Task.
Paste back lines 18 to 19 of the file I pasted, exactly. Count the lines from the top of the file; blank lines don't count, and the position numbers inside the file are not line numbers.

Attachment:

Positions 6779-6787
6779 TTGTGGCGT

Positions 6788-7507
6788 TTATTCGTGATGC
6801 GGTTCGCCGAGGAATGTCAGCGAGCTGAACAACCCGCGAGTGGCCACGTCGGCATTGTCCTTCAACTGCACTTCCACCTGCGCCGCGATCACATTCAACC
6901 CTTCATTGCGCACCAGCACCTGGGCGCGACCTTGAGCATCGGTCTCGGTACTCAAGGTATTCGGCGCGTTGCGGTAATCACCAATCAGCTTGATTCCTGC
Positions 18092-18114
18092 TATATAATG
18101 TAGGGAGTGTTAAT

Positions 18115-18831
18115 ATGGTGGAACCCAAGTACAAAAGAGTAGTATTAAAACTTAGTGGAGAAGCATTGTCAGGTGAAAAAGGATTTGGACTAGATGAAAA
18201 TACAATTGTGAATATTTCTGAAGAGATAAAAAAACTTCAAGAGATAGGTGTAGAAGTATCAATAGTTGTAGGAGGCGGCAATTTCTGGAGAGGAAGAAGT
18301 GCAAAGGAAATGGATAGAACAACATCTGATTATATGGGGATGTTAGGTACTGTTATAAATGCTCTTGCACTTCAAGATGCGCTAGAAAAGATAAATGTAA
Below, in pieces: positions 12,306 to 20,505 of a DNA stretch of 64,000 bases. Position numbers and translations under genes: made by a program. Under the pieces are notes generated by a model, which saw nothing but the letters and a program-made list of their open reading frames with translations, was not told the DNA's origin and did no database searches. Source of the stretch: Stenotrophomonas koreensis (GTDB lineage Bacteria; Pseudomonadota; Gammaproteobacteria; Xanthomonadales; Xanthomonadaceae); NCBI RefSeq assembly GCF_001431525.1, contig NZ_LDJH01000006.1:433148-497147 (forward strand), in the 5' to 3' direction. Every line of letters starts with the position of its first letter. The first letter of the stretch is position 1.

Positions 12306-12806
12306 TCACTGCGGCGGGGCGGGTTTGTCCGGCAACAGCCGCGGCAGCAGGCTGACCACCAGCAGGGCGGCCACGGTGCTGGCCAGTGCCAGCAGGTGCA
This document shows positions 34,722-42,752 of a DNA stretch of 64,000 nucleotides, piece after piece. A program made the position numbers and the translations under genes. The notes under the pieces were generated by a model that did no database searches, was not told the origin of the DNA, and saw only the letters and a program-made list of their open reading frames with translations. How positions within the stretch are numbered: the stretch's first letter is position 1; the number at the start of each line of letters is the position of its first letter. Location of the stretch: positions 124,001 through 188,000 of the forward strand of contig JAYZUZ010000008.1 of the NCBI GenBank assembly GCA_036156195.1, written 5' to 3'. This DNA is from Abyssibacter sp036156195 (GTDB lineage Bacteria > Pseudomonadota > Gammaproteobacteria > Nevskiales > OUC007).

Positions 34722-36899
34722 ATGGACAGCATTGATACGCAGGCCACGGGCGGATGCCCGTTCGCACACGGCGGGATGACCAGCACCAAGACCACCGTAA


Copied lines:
Positions 34722-36899
34722 ATGGACAGCATTGATACGCAGGCCACGGGCGGATGCCCGTTCGCACACGGCGGGATGACCAGCACCAAGACCACCGTAA